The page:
Has the viral video campaign for The Dark Knight Rises already begun? The Hunger Games expands, while a Doctor Who alien reveals tons of spoilers. Jane Espenson talks Torchwood, Game of Thrones, and the new Randall and Hopkirk (Deceased).
Spoilers from here on out!
Top image from Doctor Who.
It would seem that the movie's viral video campaign has begun, featuring the return of Anthony Michael Hall (kids love the Anthony Michael Hall) as a news broadcaster reporting on an Arkham Asylum breakout and fires in Gotham City. There's a definite possibility that this is just a clever fake - a campaign poster for Matthew Modine's Nixon (kids really love the Matthew Modine) has also hit the web, but I'm almost certain that's just a bit of fan art. Anyway, here are the viral videos in question, so you can judge for yourself.
Meanwhile, in other Bat-news, there's a rumor going around the London set that the Croydon Delta Point building - which according to previous reports will be digitally demolished for the movie - is being used as a hospital, and that Alfred is admitted there as a patient. That last bit supposedly came from a security guard, which is totally the sort of guy Christopher Nolan would keep in the loop about all major plot points. So, yeah...grain of salt on this one, I'd say. Honestly, grains of salt on everything Batman-related seems like a good policy. [IGN]
Here are some new promos.
Here's a new TV spot.
Here's a (very) brief set report from Upper Deck's Entertainment Team, who were invited to Albuquerque as part of Marvel's marketing plans:
On Wednesday we were on the actual set of the film and there was a lot going on. Marvel shared that it was the biggest set they had ever built and when we stepped on the bridge of the Avengers Helicarrier, we realized they were very serious. It was like the bridge of The Star Trek Enterprise on steroids, just amazing to behold.
Here are some new character posters. [FirstShowing.net]
And here's a new TV spot:
Lionsgate has confirmed plans to expand the trilogy into four movies, much like what happened with the Twilight and Harry Potter franchises. The smart money is on the final book Mockingjay being split into two movies, but no details have been announced yet. [Deadline]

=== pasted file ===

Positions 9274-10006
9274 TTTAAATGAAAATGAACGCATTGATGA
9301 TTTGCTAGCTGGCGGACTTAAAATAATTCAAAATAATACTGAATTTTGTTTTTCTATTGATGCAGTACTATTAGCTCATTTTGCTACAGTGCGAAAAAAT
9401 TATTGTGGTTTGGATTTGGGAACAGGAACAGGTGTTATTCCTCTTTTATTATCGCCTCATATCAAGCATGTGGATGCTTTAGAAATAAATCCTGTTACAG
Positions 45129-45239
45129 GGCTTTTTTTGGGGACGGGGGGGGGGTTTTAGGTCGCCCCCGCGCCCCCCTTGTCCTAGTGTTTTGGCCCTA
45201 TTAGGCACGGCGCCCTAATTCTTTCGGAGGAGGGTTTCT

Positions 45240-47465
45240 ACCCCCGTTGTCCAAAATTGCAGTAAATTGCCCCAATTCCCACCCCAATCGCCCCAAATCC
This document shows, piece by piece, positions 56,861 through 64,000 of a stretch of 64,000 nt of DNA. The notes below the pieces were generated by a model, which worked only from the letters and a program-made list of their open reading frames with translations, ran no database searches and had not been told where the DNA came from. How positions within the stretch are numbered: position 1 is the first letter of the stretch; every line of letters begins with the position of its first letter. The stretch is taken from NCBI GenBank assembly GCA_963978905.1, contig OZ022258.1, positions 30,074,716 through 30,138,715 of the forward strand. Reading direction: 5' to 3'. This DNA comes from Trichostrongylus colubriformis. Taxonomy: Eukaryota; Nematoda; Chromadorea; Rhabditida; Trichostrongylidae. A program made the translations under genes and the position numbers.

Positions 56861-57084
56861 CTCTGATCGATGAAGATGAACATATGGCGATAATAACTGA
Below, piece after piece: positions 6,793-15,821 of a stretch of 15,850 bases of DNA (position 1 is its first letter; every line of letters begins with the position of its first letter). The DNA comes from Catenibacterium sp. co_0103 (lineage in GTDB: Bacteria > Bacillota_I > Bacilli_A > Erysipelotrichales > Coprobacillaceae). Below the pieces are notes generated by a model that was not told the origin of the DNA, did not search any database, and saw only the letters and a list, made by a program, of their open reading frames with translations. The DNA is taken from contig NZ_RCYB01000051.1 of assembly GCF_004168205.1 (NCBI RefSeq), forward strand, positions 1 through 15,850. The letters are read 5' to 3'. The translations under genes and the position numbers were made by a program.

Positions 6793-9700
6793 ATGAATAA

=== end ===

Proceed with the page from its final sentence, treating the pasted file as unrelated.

Here's a behind-the-scenes look at the big wingsuit base jumping sequence. [FilmDrunk]
Here are some TV spots.
Here's another character poster, this time of Helena Bonham Carter as Bellatrix Lestrange. [ComingSoon.net]
Buffy the Vampire Slayer writer Morti Noxon - who more recently has worked on I Am Number Four and the Fright Night remake with new director Craig Gillespie - is reportedly working on script rewrites. [The Wrap]
Speaking of which, Craig Gillespie has confirmed that musician Lisa Loeb will play the mother of Christopher Mintz-Plasse's character "Evil" Ed Thompson. [MTV Movies Blog]
Here's a poster for the latest entry in the absurdly long-running franchise, which now stars Jessica Alba for some reason. [ComingSoon.net]
The found footage horror movie has moved its release date for the fifth time, in this case to Labor Day weekend, which is traditionally a dumping ground for movies the studios have lost faith in. Which, you know, could probably have been guessed from the whole "moving the release date five times" thing. [The AV Club]
Here's another trailer and a sneak peek at "A Good Man Goes to War."
Here are some more cast photos, including our first really good look at the return of Rory the Roman. [SpoilerTV]
Simon Fisher-Becker, who played the blue-skinned alien Dorium in "The Pandorica Opens", discusses his return appearance in "A Good Man Goes to War." He drops a ton of intriguing details, including the fact that he's also back for episode 13. First of all, he describes just how his character fits in:
"It's a major part in the storyline, Dorium becomes a bit of a hero! Dorium is at heart a good guy, but he lives in the murky depths... He works in the murky world of black marketing, so that's why River Song went to him to get the vortex manipulator [in 'The Pandorica Opens'].
He also said that he appears throughout the episode and, while he doesn't share any scenes with Alex Kingston as River Song, he does appear with Matt Smith, and that he even gets a scene in the TARDIS. He also says there are lots of special effects in his scenes, "for reasons which will become apparent when you see it." He also seems to imply that something dramatic happens to his character, perhaps enough to doubt his survival - and that's why he confirmed he's definitely back for episode 13. When asked if he has a big part in the final episode, here was his response:
"Yes, it's already been filmed. It's the last episode of the series and, what I will tell you, is that in Episode 7 Dorium is a hero and in Episode 13 he's more of a tormenting mentor. Again, lots of answers - everything will be answered in Episode 13, but then something else will be asked, so you've got the cliffhanger to the new series."